Rambles in Yucatan ; or Notes of Travel through the Peninsula, including a visit to the remarkable Ruins of Chi.chen, Sabah, Zayi,aud Unmal. With numerous illustrations. By B. M. Norman Wiley and Putnam; Langley, New Fork.
The Suburban Horticulturist ; or an attempt to teach the Science and Practice of the Culture and Mankgement of the Kitchen, Fruit, and Forcing Garden, to those who have bad no previous knowledge or practice iu these departments of Garden- ing. By J. C. London, F.L.S., H.S., &c. Author of " The Suburbau Architect and Landscape Gardener," &c. &c. Illustrated a ith numerous engravings on wood Smith. Ficriorr.
The Naval Club; or Reminiscences of Service. By M. It. Barker. Esq. (" The Old Sailor.") Iu three volumes Gabor*.
The Life of Robert Pollok, Author of The Course of Time." By his Brother. David Pollok, A.M. With Selections from his Manuscripts..Blackwood and Suns.
NORMAN'S RAMBLES IN YUCATAN.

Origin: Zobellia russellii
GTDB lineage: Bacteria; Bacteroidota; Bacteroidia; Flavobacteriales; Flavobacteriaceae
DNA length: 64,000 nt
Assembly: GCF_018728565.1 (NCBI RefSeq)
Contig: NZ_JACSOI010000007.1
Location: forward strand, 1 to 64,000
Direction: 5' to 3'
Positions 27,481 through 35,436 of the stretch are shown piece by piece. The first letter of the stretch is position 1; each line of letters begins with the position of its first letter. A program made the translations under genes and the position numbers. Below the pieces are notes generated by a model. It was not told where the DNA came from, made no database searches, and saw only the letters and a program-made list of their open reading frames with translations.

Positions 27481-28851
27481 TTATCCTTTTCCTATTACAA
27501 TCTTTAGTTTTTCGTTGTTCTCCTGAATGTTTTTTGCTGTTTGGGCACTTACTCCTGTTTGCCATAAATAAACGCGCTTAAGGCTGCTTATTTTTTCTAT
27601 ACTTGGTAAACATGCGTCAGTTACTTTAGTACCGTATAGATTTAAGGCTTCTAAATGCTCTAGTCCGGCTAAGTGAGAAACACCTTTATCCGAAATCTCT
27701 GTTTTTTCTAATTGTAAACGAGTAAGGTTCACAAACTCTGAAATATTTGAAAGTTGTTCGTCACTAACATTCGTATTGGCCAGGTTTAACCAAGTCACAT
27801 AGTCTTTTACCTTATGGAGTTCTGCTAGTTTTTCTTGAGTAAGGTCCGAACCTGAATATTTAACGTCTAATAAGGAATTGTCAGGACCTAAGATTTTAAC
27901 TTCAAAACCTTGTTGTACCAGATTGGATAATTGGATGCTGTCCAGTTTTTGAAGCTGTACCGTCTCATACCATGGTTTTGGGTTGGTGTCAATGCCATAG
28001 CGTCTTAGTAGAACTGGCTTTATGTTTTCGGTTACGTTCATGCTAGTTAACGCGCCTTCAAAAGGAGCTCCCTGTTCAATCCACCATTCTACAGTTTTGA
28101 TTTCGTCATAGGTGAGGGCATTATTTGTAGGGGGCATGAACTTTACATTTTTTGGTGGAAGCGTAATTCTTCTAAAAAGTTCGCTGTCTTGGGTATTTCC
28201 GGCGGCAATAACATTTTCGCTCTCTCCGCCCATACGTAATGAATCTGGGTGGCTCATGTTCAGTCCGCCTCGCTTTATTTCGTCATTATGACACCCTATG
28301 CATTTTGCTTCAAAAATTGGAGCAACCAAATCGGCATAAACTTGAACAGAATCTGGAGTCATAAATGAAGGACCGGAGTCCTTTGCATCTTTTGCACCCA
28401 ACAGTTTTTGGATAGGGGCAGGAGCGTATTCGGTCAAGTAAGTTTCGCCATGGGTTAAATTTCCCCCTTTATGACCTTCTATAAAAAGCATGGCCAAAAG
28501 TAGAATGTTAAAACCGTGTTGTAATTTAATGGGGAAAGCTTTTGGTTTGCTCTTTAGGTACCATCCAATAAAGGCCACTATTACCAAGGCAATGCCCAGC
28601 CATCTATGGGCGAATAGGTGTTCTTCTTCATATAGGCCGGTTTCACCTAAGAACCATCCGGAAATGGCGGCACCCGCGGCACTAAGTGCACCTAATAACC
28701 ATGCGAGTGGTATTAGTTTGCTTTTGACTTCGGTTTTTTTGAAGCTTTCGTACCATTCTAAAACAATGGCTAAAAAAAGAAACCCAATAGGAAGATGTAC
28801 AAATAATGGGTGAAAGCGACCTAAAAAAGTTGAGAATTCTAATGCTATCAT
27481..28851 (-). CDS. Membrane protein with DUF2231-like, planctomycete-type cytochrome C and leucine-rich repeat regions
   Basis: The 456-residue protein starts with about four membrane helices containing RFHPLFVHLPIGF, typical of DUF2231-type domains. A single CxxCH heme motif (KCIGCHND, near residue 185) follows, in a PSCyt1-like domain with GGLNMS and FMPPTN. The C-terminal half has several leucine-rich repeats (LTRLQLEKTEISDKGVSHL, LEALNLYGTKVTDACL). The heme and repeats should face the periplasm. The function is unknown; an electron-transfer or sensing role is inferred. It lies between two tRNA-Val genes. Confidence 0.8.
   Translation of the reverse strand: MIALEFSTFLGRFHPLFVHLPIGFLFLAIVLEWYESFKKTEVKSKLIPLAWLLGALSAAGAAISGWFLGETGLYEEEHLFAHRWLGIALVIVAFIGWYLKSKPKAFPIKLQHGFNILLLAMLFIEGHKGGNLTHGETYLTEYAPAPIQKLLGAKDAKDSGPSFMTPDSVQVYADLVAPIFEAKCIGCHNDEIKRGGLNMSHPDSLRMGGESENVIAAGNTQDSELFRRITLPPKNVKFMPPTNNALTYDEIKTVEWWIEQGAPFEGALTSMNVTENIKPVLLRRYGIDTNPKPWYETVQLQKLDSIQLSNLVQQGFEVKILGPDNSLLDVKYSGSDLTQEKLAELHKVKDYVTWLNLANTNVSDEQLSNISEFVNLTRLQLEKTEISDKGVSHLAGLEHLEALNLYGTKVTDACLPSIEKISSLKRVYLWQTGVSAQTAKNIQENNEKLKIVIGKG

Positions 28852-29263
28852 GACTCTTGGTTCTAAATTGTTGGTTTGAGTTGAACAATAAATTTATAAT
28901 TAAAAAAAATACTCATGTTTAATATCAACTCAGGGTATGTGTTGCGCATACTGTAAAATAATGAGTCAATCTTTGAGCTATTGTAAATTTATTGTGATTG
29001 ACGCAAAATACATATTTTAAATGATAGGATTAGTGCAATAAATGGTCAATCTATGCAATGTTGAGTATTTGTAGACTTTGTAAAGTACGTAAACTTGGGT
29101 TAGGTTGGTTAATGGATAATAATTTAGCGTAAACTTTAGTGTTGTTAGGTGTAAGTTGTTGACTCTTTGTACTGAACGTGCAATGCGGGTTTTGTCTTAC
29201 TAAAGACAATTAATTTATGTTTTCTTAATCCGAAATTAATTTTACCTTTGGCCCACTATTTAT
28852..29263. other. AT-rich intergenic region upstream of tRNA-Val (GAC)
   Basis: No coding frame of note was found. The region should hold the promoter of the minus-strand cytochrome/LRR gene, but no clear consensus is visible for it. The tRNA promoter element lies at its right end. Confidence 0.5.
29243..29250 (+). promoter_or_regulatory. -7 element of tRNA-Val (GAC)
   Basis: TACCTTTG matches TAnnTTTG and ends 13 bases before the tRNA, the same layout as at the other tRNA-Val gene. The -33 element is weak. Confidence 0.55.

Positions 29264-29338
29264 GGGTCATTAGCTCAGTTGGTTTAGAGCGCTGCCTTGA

ALTHOUGH not without interest from the freshness of its subject and the rapid style of its narrative, the most prominent feature of Mr. NORMAN'S hook arises from the national character of the author. Rambles in Yucatan exhibits in a remarkable manner the restless and roving propensities of the Americans, and the free and easy manner in which a thoroughbred United-Statesman will toss off a book. At the end of the New Orleans, sickly season of 1841, Mr. NORMAN, without any specific object that we have discovered, embarked on board a vessel bound for Havanna, intending to visit the Windward Islands. Not finding the communication between them and Cuba so great as he had expected, be chops right round more rapidly than the wind, whisks himself and valise on board a Spanish brig bound to Sisal in Yucatan, and in due time arrives there. Detained by the want of means of locomotion at the second port in Yucatan one day, or rather part of a day, Mr. NORMAN departs early on the morrow for Merida, the capital ; and hearing of other ruins than those of Palenque, he starts to see them. He de- voted a few days to an examination of the remains of Chi-chen ; made a sort of day-call at those of Kabah ; next paid another day's visit to Zayi, where STEPHENS had been before him ; "saw at a distance the ruins of Nohpat," but his " haste to reach Usmal would not allow him to stop "; and, after examining this city, whose remains WALuncic had elaborately described many years ago, he departed to the port of Campeachy by way of Merida, and embarked for home. The time he occupied in his Rambles was about five months. The only instrument of any kind which he possessed was a compass ; and that must have been utterly useless in investigating architectural ruins, beyond fixing the relative posi- tion of the buildings to the cardinal-points : not a book does be seem to have read or to have had, (though STEPHENS lent him WALDECK') till be began to read up or " cram " from BRADFORD and other writers on American antiquities. Yet, so qualified, he turns historian and archeologist, as readily as he would engage in -any other speculation.